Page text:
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Media Newspaper library Environment Beachside recycling translates into 25% increase in plastics collection

Beachside recycling translates into 25% increase in plastics collection

papereres novesIncreases to the rates of recyclable waste collection significantly surpassed increases in normal waste collection in 2014. The curve expressing paper, glass and plastic collection displayed sharper growth than the population curve itself, while increases in normal rubbish collection trailed below. Plastic recycling was the undisputed leader in growth, for it displayed positive increases of 25% compared to 2013 figures.

In terms of standard waste collection –the rubbish tossed by Formenterencs that ends up in the local tip– , the year 2014 saw the generation of 7,215 tonnes compared to 6,841 tonnes the year before – equivalent to an increase of 5.47 percent. During this same period the local population grew by 7.5% (on 1 January 2014 the Institut Nacional d'Estadística registered 11,548 residents; one year later this number had grown to 12,423). Some adjustments are of course necessary for an especially busy summer season, one whose May-through-September occupancy rates were 80.45% compared to 78.10% twelve months earlier.

Curiously, the month in 2014 that logged the most deflated standard waste collection was February (253 tonnes). Comparisons made with the month of August -when at 1,192 tonnes the figure was at a yearlong high- reveal growth by a factor of nearly five.

Recycling

Collection of recyclable plastics reached 305.96 tonnes in 2014, 25% percent more than in 2013 (244 tonnes). These figures were at their highest in summer -July, August and September had monthly collection totals of some 45 tonnes- and bottomed out again in February, during which time plastic collection was at a meagre seven tonnes. This put recyclable plastic collection six and a half times higher in the peak of the high season than in the trough of the low season. Recycling taking place at beaches -zones where high levels of packaged- and canned-good consumption occurs- is one potential explanation for the impressive figures. Here we must recall the change that switched out normal rubbish wastebins for more inclusive recycling bins and simultaneously placed these directly at points of entry and exit to Formentera beaches. The move was immensely successful, all the more so because for the majority of Formentera beachgoers –who often hail from urban environments– recycling is already an acquired habit.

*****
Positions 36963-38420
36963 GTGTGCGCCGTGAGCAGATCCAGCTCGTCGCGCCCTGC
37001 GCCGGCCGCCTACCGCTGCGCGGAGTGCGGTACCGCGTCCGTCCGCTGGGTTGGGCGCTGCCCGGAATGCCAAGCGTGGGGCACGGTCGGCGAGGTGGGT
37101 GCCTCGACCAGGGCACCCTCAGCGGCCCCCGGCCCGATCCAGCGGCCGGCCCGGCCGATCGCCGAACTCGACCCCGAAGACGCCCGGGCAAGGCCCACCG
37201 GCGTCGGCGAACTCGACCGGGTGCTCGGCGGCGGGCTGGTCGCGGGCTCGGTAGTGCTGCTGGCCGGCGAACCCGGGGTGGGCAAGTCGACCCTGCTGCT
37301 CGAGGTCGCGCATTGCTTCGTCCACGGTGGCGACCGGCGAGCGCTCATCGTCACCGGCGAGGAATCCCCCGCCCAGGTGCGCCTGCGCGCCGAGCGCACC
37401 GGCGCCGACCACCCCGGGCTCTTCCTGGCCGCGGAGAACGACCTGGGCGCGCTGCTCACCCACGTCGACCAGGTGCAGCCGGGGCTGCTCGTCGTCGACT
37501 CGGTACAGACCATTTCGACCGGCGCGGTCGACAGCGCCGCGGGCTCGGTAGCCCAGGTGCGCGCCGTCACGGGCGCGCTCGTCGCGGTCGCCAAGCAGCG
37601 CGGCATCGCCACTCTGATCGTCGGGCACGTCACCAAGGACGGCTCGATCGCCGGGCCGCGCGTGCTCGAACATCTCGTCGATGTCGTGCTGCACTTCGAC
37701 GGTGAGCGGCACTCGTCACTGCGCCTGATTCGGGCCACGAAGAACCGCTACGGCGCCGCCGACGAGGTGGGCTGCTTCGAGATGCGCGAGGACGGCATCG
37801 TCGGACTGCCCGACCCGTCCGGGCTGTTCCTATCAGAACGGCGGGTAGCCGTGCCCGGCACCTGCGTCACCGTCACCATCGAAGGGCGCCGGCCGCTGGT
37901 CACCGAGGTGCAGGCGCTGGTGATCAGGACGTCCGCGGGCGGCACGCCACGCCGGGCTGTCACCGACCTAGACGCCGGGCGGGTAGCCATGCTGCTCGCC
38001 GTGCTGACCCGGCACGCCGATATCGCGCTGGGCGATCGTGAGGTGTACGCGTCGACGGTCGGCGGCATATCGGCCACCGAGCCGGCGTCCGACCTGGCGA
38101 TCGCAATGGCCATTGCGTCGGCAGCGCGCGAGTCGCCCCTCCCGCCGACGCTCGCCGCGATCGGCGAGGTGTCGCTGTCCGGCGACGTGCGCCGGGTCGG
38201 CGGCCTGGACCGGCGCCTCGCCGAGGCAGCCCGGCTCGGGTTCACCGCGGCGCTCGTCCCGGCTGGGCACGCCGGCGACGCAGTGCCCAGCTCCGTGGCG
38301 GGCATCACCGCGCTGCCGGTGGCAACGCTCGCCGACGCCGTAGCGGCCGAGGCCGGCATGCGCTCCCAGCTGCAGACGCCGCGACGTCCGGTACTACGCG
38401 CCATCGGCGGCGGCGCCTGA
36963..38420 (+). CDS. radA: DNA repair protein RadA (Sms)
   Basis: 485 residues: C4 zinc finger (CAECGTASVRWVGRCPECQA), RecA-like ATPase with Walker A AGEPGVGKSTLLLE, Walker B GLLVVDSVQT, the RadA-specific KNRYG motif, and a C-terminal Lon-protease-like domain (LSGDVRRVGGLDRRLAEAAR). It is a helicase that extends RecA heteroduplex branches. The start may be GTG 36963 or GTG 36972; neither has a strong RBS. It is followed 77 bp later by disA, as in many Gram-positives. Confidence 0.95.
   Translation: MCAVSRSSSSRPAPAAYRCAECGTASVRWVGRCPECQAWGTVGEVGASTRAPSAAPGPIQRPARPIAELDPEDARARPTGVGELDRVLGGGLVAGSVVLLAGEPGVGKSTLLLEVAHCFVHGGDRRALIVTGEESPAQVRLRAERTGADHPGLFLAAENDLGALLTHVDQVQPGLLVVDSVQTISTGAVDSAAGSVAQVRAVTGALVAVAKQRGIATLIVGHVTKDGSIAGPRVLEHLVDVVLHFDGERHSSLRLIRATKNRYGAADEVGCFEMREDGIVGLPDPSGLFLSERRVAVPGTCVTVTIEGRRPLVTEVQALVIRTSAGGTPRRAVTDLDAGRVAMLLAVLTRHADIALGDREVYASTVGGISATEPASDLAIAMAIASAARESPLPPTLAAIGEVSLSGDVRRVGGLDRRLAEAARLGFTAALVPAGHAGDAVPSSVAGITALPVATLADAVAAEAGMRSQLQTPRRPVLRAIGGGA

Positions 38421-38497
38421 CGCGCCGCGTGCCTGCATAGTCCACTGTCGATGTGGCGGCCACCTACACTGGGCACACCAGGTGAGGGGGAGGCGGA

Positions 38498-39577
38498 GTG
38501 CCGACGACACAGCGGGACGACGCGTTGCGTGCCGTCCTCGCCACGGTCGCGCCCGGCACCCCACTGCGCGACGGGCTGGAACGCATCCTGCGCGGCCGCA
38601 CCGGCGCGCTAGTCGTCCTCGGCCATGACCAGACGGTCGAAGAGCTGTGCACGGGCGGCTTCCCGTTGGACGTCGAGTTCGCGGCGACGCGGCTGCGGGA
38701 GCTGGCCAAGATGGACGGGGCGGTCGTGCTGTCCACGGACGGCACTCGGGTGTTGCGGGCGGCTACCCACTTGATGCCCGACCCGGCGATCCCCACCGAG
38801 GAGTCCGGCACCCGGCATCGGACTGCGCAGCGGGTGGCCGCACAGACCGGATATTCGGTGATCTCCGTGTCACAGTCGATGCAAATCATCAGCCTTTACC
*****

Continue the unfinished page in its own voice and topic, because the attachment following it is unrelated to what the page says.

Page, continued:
In 2014 recyclable paper and class collection were up by between eight and a half and nine percent – 846 tonnes of paper and cardboard were rounded up compared to 778 tonnes the year before. The crescent-and-trough trend is repeated here as well, with August as the highest-generating month for paper and cardboard (129 tonnes) and February being the lowest (29 tonnes). Growth in recyclable glass collection came in at 8.5 percent, meaning that the 760 tonnes collected in 2013 became 823 tonnes the year after. For glass, the lowest-generating month was January (27 tonnes) and the highest-generating were August and September (151 tonnes each).

Electric appliances and slaughterhouse

Electric appliances make up a percentage of the standard or separately-collected rubbish each year. For the period between 2013 and 2014 this indicator rose from 103.6 to 167 tonnes – a 62% increase. Hopes are high that with the soon-to-be-opened rubbish tip these figures will improve even more. The local slaughterhouse generated 5.34 tonnes of waste in 2014, relatively unchanged from its 2013 level (5.76 tonnes).

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